Medical Devices & Technology
Update: Monday, 16 April 2012
By Rebecca Smith, Medical Editor
A new treatment for prostate cancer can rid the disease from nine in ten men without debilitating side effects, a study has found, leading to new hope for tens of thousands of men.
It is hoped the new treatment, which involves heating only the tumours with a highly focused ultrasound, will mean men can be treated without an overnight stay in hospital and avoiding the distressing side effects associated with current therapies. A study has found that focal HIFU, high-intensity focused ultrasound, provides the 'perfect' outcome of no major side effects and free of cancer 12 months after treatment, in nine out of ten cases.
Traditional surgery or radiotherapy can only provide the perfect outcome in half of cases currently. Experts have said the results are 'very encouraging' and were a 'paradigm' shift in treatment of the disease. It is hoped that large scale trials can now begin so the treatment could be offered routinely on the NHS within five years.
The National Institute for Health and Clinical Excellence will say in new guidance next week that the treatment is safe and effective and larger scale trials should go ahead. A larger trial is already recruiting patients and men interested in the treatment should speak to their cancer doctor or GP about being referrred, experts said.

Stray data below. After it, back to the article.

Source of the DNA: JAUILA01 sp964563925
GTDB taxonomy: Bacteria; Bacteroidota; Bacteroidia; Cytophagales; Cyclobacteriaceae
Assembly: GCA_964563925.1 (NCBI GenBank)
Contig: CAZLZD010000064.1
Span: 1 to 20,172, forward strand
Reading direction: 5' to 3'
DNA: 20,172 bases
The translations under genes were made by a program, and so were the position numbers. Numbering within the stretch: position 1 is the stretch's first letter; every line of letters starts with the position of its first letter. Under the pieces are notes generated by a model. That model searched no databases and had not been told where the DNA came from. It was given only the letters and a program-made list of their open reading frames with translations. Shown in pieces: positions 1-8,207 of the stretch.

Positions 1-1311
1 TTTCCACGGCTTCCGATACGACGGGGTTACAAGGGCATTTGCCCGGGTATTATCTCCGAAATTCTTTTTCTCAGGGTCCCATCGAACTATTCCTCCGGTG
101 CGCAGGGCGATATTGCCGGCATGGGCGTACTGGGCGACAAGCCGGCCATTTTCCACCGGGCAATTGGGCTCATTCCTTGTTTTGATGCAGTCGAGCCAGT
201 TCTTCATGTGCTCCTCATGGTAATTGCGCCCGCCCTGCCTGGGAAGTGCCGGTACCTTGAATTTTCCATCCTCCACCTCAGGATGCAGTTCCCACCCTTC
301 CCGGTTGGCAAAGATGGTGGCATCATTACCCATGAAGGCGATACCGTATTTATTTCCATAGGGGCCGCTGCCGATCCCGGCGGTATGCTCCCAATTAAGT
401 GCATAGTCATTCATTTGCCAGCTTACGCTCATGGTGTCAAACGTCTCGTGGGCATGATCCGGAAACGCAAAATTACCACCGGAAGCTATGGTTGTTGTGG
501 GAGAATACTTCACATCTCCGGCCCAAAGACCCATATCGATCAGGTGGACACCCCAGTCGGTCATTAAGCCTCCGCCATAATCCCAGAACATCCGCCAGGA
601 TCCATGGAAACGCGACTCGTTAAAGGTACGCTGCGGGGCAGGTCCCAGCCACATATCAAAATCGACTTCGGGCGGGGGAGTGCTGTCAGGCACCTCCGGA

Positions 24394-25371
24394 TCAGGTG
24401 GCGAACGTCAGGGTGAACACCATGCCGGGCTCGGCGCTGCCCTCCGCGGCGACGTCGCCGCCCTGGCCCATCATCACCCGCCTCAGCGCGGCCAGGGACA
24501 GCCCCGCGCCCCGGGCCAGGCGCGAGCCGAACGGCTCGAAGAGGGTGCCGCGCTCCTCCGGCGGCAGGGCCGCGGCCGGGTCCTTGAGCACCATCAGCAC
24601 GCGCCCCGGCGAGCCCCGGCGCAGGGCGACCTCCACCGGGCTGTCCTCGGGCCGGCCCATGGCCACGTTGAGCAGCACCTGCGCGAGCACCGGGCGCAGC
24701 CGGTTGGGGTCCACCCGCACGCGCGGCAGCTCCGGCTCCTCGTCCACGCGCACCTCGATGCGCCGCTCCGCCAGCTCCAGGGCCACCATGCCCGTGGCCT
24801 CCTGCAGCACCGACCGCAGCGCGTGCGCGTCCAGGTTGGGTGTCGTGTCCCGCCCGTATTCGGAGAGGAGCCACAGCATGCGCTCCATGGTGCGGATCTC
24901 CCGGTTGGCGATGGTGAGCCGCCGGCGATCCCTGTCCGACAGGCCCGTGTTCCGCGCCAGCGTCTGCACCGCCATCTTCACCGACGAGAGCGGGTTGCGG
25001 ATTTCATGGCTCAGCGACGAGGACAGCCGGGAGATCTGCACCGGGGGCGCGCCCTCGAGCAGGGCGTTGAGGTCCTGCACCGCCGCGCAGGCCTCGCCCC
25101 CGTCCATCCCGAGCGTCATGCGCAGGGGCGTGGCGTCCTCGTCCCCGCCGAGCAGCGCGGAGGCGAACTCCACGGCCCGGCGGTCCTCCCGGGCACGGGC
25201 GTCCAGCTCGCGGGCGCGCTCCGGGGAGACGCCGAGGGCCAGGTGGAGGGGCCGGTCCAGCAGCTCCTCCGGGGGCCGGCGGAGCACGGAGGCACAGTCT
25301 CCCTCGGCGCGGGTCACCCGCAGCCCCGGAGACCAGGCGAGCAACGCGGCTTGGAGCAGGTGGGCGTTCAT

Prostate cancer is the commonest cancer in men with more than 37,000 diagnoses each year approximately 10,000 deaths. Current treatments include surgery to remove the whole prostate or radiotherapy. Both of which can effectively treat the cancer but often cause side effects such as incontinence and impotence. However in many men prostate cancer will not progress to a life threatening disease meaning that radical treatment risks side effects unnecessarily. For this reason, research is now focused on reducing side effects.
Focal HIFU involves careful selection of tumours, as small as a grain of rice, within the prostate gland and targeting them with highly focused ultrasound to heat them and destroy them.
The advantage over previous HIFU and other treatments is that damage to surrounding tissue is minimised, meaning there are far fewer side effects.
In the study published in the journal Lancet Oncology, 41 men were treated with focal HIFU. After 12 months, none were incontinent and one in ten suffered impotence.
The majority, 95 per cent, were free of cancer after 12 months. Dr Hashim Ahmed, who led the study at University College London Hospitals NHS Foundation Trust and University College London said, “This changes the paradigm. By focusing just on the areas of cancer, we reduce the collateral damage to surrounding tissue".